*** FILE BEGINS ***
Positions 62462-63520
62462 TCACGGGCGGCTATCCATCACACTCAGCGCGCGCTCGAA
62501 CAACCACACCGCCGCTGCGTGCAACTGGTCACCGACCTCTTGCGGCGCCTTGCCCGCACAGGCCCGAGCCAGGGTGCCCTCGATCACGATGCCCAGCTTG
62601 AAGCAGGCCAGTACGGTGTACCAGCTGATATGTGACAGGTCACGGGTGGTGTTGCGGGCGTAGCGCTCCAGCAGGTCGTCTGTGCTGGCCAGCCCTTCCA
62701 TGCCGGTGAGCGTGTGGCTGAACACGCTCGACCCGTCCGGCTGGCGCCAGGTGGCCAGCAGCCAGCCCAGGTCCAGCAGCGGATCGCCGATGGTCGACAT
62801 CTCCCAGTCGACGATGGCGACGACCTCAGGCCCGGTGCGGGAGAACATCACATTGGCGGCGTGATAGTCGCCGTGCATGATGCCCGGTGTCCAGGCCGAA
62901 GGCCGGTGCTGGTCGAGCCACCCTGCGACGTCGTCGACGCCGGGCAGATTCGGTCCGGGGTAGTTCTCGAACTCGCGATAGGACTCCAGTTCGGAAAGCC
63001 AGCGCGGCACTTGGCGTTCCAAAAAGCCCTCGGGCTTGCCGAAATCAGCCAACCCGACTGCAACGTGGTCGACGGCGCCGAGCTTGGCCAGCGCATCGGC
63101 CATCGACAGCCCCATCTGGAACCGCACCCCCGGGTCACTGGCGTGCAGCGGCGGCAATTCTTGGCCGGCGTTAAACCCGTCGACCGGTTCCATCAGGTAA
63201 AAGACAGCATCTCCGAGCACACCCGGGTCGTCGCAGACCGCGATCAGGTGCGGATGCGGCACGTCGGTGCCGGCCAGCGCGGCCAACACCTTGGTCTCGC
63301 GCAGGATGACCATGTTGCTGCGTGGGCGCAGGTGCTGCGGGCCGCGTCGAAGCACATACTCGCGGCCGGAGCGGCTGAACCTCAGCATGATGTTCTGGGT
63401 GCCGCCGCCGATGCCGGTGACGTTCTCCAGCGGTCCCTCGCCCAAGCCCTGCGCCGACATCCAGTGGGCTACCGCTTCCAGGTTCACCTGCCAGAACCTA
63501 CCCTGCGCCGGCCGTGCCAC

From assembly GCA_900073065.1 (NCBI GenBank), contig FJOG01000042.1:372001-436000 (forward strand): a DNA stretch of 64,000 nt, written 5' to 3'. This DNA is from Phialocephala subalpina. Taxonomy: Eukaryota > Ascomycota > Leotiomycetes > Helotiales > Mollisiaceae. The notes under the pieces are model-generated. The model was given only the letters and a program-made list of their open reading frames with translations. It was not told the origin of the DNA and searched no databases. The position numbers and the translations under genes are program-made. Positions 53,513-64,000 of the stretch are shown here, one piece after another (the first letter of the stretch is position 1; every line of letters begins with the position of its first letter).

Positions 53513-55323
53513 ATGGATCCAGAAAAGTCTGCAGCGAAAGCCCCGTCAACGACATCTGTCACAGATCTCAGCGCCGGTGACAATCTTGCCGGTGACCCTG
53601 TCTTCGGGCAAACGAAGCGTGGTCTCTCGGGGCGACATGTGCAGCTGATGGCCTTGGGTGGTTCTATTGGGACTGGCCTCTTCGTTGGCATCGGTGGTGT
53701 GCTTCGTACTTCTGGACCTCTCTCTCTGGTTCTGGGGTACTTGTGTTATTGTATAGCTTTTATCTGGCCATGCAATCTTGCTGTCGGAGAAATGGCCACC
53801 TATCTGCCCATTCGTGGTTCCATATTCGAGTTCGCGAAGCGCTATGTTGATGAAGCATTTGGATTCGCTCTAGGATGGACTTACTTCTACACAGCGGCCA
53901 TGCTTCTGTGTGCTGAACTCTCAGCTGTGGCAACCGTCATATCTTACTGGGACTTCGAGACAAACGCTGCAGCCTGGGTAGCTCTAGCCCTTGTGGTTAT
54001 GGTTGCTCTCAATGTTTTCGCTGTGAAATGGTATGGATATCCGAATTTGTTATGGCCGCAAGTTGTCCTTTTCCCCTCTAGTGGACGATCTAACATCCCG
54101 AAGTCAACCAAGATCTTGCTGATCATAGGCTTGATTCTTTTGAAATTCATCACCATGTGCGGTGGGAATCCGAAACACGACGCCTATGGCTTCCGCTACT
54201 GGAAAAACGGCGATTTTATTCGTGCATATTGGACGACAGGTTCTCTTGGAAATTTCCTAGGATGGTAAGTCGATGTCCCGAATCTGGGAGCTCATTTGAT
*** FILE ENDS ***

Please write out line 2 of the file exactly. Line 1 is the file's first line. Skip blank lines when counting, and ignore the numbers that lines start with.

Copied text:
62462 TCACGGGCGGCTATCCATCACACTCAGCGCGCGCTCGAA